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Survey Shows Increase in Employer-sponsored Wellness Programs

Major U.S. employers using incentives to promote employer-sponsored health and wellness programs rose from 62% to 71% between 2007 and 2008, according to a report released today. Also included is new data about what programs employers reward, how much they spend and what they expect in return for their investments.

This is the second year the survey was conducted by the ERISA Industry Committee (ERIC), the National Association of Manufacturers (NAM) and IncentOne Inc. Responses revealed a wide range in the value of incentives offered for a host of different programs. For instance, incentives for weight management programs ranged from $5 to $500, and for smoking cessation programs from a low of $5 to a high of $600. The average value of incentives per person per year ranged between $100 and $300, with an overall average of $192 per person per year.

“More than three out of four major employers are using health and wellness programs in an effort to rein in costs that continue to soar year after year,” said John Engler, president and CEO of NAM. “But trinkets and t-shirts aren't enough to motivate employees for the long term. Employers are keenly interested in innovative ways to lower costs and enhance productivity. Incentives are proving an effective tool to engage employees and keep them interested in these programs.”

Employers are experimenting with the types of incentives they offer, sometimes offering different incentives and amounts for different types of programs. While last year's results showed a definite skew towards offering premium reductions over other types of incentives, gift cards came out on top in 2008 as the most popular incentive employers offer, with premium discounts and cash incentives following closely behind.

The survey of 225 major U.S. companies employing 7.6 million employees also delved into employer expectation for ROI for health and wellness programs, finding that 83% of those who have measured are seeing program returns of better than break-even. The percentage of employers who have successfully measured ROI for their health and wellness programs almost doubled since last year, but still remains less than 30%.

Employers are using other measures to evaluate program success, such as completion of health risk assessments and program participation. And when it comes to incentives, employers are much more likely to reward program participation and completion than to reward employees for meeting specific program goals, such as smoking cessation or losing weight.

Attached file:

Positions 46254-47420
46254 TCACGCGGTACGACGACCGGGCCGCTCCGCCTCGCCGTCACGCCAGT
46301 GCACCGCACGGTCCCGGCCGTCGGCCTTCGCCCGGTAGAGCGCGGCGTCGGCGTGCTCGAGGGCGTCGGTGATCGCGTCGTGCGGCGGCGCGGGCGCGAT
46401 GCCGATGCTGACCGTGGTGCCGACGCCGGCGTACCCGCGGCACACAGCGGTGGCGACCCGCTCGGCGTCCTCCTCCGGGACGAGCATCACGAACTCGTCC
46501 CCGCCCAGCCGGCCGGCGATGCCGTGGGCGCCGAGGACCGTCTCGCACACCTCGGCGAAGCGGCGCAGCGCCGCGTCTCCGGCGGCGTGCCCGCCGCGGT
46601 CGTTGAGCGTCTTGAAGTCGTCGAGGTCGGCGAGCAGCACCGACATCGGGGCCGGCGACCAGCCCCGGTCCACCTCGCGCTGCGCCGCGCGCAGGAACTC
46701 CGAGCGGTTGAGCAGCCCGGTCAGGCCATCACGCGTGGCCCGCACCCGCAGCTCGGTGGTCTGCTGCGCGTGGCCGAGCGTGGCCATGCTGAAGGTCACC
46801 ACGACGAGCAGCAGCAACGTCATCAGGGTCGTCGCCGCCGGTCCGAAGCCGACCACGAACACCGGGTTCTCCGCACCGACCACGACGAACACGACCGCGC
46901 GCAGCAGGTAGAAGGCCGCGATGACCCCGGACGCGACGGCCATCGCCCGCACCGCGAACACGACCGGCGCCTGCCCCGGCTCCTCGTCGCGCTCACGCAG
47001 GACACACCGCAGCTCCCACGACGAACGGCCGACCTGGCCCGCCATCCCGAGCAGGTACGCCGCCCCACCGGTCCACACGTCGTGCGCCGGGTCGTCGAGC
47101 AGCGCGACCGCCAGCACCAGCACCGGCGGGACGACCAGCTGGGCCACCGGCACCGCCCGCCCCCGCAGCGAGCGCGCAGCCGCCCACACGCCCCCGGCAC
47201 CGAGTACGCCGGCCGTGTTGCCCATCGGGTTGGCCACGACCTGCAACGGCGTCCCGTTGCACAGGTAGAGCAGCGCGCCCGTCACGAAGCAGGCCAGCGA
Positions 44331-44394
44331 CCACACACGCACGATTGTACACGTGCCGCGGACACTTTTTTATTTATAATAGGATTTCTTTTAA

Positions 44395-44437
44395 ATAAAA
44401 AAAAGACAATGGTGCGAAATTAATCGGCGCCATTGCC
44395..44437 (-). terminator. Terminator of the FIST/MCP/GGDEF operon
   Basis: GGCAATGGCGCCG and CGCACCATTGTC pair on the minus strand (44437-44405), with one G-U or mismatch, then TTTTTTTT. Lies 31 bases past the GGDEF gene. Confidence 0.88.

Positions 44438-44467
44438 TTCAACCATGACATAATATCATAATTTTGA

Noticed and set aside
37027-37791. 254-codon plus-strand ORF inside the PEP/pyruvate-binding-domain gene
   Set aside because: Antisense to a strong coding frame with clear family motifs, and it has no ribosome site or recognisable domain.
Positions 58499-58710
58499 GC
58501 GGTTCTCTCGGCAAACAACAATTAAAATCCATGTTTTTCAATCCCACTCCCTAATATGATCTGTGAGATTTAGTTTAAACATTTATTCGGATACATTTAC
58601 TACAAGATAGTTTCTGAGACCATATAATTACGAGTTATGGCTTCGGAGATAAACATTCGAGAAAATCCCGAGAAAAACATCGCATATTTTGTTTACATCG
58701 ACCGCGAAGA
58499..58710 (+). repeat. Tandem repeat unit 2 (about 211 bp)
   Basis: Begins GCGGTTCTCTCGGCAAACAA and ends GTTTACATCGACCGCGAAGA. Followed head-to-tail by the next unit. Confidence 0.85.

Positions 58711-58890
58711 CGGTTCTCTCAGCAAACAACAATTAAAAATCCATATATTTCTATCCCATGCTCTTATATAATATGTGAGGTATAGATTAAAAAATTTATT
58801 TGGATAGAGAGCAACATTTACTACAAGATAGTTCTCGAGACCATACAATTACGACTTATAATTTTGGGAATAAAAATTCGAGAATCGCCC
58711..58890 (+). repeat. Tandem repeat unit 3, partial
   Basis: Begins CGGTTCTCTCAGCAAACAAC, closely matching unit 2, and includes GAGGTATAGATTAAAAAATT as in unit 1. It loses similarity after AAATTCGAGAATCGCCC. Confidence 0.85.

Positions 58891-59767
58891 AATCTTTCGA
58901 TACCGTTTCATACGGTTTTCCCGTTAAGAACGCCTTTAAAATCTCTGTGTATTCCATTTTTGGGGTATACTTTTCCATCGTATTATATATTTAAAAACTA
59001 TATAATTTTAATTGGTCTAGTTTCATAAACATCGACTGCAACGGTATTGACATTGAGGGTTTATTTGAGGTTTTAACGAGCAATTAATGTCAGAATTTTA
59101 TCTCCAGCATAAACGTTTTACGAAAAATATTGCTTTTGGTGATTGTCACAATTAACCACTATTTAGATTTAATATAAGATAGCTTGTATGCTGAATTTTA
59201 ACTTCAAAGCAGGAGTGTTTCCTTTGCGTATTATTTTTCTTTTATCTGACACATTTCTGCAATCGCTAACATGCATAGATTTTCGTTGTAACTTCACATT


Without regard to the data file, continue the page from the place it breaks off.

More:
“More employers have learned that investment in their employees' health is smart--it brings a positive return," said ERIC president Mark Ugoretz. "But directing resources towards workers' health must be balanced with an understanding of how incentives work within these programs. This survey shows that employers are serious about understanding the business case for incentives for employee engagement and participation. They want to make the most of these programs that can both lower costs and improve productivity."

“The survey findings reveal that use of incentives among large employers is broad, but the science of incentives management is still evolving,” said Michael Dermer, president and CEO of IncentOne. “Success in health and wellness programs will require employee engagement and motivation over time. That suggests a need for a combination of incentive design strategies and effective employee communication techniques that are tailored to a company and its employee culture.”

NAM is one of the nation's largest industrial trade associations, representing small, medium and large manufacturers in every industrial sector and in all 50 states. ERIC represents some of the nation's largest employers who provide comprehensive health, retirement and compensation benefits to tens of millions of employees and their families. Together, NAM and ERIC represent more than 15 million total employees. The Web-based survey was sent to members of both organizations.

The survey was conducted to determine employer adoption of incentives for health and disease management programs, and to assess the nuances of incentives they are using: the types of incentives currently used, the programs they use them for and the amount they are paying. The survey also sought to understand employer expectations for program ROI and challenges employers faced in implementing and operating these programs.